Consider Beau Vine’s cattle herd. Beau currently has 75 cows, but he’s thinking of adding another 15, and he wants to know how this would affect his fixed and variable costs. If Beau adds more cows, his total variable costs will go up because he is producing more units. Each new cow and calf on his farm will require more feed, more pasture, and more labor. However, his per unit variable costs will not increase. Each new cow should require the same amount of feed on average as each of his old cows did. His fixed costs do not change. Beau’s cows typically shelter in his barn during harsh winter weather. His barn can currently accommodate up to 100 cow-calf pairs. If Beau adds the 15 cows he’s considering, it won’t change his fixed costs at all, because he already owns the barn. He could have 100 cows, 90 cows, 75 cows, or zero cows without changing the costs associated with his barn at all. If he went over the 100 cows he currently has space for, then his fixed costs would increase, but they wouldn’t increase with every per unit change.

Once farmers have a good idea of their costs, the math behind pricing becomes straightforward using basic formulas. First, farmers must decide on their desired profit margin; that is, how much of the final price of the product should be profit? Sale price should be equal to your variable costs, divided by 100% minus the desired margin. This price will cover variable costs while allowing for the desired profit margin (Nartea and Morgan, 2015).

Farmers must also consider the financial situation of their restaurant clients. First, for a business relationship to be stable, both parties must identify benefits, which in most cases means both parties are making a reasonable profit. In the restaurant industry, margins are typically only 5-10% of gross revenue (add citation?), so farmers should be aware of the financial constraints placed on individual restaurants when negotiating a fair price.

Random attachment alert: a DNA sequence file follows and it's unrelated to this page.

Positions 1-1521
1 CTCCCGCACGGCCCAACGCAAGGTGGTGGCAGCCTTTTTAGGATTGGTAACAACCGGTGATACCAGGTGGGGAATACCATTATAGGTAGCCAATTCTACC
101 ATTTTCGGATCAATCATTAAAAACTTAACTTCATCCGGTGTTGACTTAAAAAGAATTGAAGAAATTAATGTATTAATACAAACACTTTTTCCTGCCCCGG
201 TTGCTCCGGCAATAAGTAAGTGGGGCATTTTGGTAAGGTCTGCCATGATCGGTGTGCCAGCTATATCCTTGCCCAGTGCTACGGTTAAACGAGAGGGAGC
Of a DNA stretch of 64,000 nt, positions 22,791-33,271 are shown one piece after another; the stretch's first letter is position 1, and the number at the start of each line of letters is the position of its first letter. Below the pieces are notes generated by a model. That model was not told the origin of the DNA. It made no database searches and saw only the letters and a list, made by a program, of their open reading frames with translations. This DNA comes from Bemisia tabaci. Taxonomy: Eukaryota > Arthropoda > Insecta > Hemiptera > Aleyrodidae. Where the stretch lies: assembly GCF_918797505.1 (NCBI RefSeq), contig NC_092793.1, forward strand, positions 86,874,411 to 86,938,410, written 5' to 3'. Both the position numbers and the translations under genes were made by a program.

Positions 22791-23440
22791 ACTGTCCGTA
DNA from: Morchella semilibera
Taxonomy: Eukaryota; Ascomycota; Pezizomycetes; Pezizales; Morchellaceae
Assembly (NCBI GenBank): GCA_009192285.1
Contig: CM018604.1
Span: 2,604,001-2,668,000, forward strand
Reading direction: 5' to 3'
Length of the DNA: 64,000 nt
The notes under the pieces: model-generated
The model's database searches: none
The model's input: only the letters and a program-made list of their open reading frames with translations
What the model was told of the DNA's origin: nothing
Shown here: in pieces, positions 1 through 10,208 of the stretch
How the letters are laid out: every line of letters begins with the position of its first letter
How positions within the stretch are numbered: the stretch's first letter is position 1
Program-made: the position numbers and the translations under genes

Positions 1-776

When pursuing potential restaurant clients, farmers must consider how the restaurant’s price point compares to theirs. Rob Harrison of Foods for Thought, Inc. discusses this in his interview with Virginia Market Ready. He says that whenever he goes out to eat, he is always looking for potential clients. However, since he sells natural, grass-fed beef, he has to limit the clients he approaches to ones that are able to afford his beef, which usually means his clients are classified as fine dining/upscale restaurants. For the whole story, watch his interview on the Virginia Market Ready YouTube channel!

When setting prices, farmers must also consider any special characteristics of the product that could result in a higher or lower price. With some foods items, such as meats, dairy, and produce, this process is simplified using common language based on grading practices established by the U.S. Department of Agriculture Commodity Standards and Grades and Agricultural Marketing Services. While these standards are typically only required for large-volume buyers such as grocery stores, military institutions, restaurants, and foreign governments, restaurants may prefer to communicate with sellers who are familiar with specific quality standards and definitions. Packaged foods are required to follow U.S. Food and Drug Administration label requirements (VCE, 2012), yet regulations vary in the case of fresh produce, meats, and dairy based on location, annual farm sales, and product type. Should farmers choose to differentiate product offerings by using organic, natural, and local, labels, it is important to recognize which require official certification. For example, organic product claims are required to follow rules and processes, listed in the National Organic Program Handbook. Many farmers charge a premium for such products, but not all do, and the amount of the premium is not consistent (Kremen et al. 10). By the same token, customers don’t all have the same willingness or ability to pay extra for these products. As with many other aspects of the direct sale process, communication between farmers and buyers is key. This allows farmers to find out what chefs value, as well as allowing both parties to reach a price that they feel accurately reflects the value of the product to the restaurant and to the final consumer.